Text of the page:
The Magazine

Is That All There Is?

Then let’s keep dancing, and watch history float by.

Nov 28, 2011, Vol. 17, No. 11 • By KELLY JANE TORRANCE
Widget tooltip
Single Page Print Larger Text Smaller Text Alerts

The 1980s ended in a flood of optimism that’s hardly been seen since. Nearly a half-century of cold war all but ended in a single year as the revolutions of 1989 swept through the Eastern bloc, culminating in the fall of the Berlin Wall and the swift execution of the Romanian tyrant Nicolae Ceausescu on Christmas Day. The United States was about to become the world’s undisputed superpower. The Red Army left Afghanistan that year, and the Soviet Union itself would last only another two years. Francis Fukuyama famously asked if this was the “end of history?”—and answered his own question three years later, when he turned his essay into a book and removed the question mark.

Sign that says, "No admittance. Private property"

One thinker, however, was immune to the spirit of the age: Professor David Stove had taken early retirement from the University of Sydney, spending his last days watching cricket, listening to baroque music, gardening in his rural Australian suburb—and writing short but devastating works of philosophy and polemics.

Most conservative writers spent 1989 cheering the triumph of freedom and the free market; Stove, who died in 1994, spent much of that year composing an essay that soberly, and quite seriously, concluded that lovers of liberty should emulate the fabled Indian who, on realizing that his hours of effort had been for nought and his boat was about to go over Niagara Falls, threw away his oar and lit one last pipe. Now published posthumously, his treatise has been retitled, from the darkly opaque That Monstrous Steep, Niagara to the clear-cut What’s Wrong with Benevolence.

There’s no mistaking Stove’s stand. And who, after all, turned out to be correct: the optimists or the pessimist? East and West Germany are united, and Stasi files have been opened and turned into questioning works of art. Poland is the only European Union member to have escaped this latest recession. Even China has had to capitulate, creating its own brand of capitalism. But China is not free: 1989 also saw the massacre in Tiananmen Square, not the last time Chinese officials killed enemies of the state. The Russian empire has collapsed, but Russia itself has merely shifted from a Communist state to a fascist one, ruled by one man unwilling to give up his grip on power. Even “first-world” democracies are facing crises that threaten to overwhelm them, as citizens give up autonomy in return for a security that is now slipping away.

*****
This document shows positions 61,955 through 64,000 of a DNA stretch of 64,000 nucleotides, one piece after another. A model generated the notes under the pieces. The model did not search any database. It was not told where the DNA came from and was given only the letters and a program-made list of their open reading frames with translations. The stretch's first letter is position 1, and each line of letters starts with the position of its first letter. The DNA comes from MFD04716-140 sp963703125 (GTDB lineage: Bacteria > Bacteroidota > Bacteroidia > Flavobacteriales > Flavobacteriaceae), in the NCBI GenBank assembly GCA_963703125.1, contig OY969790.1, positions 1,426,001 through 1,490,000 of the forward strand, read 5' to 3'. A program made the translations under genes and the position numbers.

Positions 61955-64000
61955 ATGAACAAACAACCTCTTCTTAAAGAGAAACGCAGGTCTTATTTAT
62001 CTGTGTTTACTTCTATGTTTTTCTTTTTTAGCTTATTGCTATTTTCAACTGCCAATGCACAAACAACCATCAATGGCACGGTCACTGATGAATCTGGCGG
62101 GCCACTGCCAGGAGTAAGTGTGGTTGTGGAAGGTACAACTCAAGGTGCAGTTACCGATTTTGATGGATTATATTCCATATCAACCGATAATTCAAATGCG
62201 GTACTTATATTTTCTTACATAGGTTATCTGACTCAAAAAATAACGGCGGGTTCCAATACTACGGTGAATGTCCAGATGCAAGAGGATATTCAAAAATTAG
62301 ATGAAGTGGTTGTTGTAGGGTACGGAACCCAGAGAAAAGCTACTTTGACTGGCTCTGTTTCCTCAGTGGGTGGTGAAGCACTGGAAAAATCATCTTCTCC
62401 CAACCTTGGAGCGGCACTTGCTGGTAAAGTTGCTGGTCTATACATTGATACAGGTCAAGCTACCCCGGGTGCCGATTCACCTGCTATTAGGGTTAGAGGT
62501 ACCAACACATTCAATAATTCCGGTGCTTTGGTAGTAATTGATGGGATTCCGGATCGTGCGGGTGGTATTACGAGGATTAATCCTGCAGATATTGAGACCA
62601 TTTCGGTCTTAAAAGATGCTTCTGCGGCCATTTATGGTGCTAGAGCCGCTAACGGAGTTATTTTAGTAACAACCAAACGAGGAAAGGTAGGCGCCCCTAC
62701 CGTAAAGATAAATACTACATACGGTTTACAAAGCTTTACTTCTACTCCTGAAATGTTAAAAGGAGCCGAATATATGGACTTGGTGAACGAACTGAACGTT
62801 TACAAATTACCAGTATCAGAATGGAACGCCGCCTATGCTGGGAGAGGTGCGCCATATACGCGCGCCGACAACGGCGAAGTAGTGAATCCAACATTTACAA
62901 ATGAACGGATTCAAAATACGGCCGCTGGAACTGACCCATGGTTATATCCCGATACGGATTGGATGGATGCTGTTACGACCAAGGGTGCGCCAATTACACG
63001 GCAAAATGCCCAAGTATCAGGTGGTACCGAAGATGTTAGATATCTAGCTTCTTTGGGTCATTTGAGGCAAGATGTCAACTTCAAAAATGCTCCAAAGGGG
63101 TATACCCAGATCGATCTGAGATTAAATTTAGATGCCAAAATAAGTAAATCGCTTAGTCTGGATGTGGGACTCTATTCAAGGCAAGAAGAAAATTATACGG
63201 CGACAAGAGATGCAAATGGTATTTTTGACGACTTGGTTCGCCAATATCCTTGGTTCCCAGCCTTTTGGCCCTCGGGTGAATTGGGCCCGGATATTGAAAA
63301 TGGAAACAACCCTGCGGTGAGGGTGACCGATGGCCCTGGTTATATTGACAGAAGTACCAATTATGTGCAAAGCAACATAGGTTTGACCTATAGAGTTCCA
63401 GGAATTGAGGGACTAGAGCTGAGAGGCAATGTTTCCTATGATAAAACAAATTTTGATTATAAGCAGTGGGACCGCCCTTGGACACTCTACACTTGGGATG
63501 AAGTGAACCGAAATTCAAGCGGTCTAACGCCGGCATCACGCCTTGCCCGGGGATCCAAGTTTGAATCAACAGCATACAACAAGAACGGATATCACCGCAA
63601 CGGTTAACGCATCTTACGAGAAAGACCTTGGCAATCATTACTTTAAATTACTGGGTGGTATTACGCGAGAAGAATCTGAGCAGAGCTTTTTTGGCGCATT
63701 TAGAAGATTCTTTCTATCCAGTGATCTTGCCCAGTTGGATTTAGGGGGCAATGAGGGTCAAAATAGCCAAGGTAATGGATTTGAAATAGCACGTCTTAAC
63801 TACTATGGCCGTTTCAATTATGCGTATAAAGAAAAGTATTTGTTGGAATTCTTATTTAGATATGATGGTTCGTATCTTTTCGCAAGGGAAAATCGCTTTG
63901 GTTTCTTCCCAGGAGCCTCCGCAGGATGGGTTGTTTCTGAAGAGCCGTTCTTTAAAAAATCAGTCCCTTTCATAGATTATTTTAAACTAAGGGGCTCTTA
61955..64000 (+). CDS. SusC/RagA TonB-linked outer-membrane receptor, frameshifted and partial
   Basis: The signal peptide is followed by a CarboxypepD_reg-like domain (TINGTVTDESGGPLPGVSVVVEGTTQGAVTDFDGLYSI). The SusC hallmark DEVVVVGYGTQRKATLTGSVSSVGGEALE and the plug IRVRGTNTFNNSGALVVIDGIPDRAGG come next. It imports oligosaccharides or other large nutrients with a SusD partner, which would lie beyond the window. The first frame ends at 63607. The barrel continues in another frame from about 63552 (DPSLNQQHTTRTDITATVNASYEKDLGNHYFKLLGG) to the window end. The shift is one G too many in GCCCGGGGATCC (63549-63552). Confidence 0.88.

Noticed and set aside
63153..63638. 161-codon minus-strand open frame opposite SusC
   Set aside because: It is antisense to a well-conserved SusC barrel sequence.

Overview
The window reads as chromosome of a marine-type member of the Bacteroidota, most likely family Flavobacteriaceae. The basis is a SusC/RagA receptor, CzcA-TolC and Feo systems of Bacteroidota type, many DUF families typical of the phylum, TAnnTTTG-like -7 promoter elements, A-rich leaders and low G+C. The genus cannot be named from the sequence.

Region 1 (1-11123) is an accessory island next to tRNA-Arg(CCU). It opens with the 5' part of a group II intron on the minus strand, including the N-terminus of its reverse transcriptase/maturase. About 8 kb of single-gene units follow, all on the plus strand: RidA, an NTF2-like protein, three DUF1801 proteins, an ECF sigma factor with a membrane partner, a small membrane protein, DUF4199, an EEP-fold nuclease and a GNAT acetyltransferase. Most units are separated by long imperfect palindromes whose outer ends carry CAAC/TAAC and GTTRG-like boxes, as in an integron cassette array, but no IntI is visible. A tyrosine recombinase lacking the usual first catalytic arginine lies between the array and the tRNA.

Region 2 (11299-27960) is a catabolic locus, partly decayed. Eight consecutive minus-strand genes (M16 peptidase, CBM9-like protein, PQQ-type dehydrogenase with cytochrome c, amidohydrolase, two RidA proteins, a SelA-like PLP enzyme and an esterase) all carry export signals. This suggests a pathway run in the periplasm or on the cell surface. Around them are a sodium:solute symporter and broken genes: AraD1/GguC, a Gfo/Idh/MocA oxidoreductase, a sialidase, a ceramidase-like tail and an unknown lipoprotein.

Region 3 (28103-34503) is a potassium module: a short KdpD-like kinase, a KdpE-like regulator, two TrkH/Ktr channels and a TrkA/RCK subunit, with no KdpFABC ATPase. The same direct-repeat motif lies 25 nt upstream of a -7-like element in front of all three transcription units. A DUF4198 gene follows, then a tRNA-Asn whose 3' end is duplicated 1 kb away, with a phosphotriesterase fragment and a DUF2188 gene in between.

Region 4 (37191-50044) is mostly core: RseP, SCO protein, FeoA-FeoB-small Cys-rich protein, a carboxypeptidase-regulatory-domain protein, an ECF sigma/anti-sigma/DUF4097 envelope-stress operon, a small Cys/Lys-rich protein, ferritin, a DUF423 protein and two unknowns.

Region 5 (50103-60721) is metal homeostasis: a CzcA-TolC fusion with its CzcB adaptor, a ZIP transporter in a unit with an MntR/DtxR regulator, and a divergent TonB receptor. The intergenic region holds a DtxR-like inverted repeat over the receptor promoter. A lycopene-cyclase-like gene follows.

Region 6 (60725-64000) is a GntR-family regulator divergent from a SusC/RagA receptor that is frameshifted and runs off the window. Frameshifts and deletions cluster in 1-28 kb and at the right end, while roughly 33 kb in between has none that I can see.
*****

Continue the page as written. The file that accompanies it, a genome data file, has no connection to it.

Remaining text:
All this is not to argue that Stove was right to give up on freedom just when others celebrated its rebirth. The point is that Stove’s brief disquisition—the last of his major unpublished essays to be printed—is just as material now as it was when he wrote it, five years before his death.

And it is thanks to Roger Kimball, publisher of Encounter Books and editor of the New Criterion, that more Americans now know David Stove’s name. As Andrew Irvine writes in his introduction here, “David Stove is a confirming instance of the adage that philosophers are not much accustomed to attention until after they’re dead.” While he was alive, Stove was mostly known only to philosophers familiar with his work on David Hume and the philosophy of science, and to Australians interested in the culture wars as they were fought in academia. “The most thrilling intellectual discovery of my adult life came in 1996 when I chanced upon the work of the Australian philosopher David Stove,” Kimball relates in the foreword.

In his introduction, Irvine, professor of philosophy at the University of British Columbia (who studied under Stove at Sydney and edited this work), compares Stove’s unknown essay to two classics: John Stuart Mill’s On Liberty and Friedrich Hayek’s The Road to Serfdom. And Irvine believes Stove accomplishes something the other two did not, noting that “while Mill and Hayek are content to defend the classic liberal imperative, Stove goes a step further, asking whether liberalism and conservatism are in any important sense compatible.”

Stove responds with an emphatic yes—and explains himself in a way that should appeal to partisans on both sides of the philosophical aisle. As Irvine writes,

According to Stove, when people are free to live their lives as they see fit, they naturally choose to enter into relationships with one another that allow families, friendships, business and other non-governmental institutions to flourish.

There’s no need for conservatives to oppose liberals and attempt to use the strong hand of government to make way for civil society, and there’s no need for liberals to be suspicious of conservatives. People recognize responsibilities and authorities by their own free choice.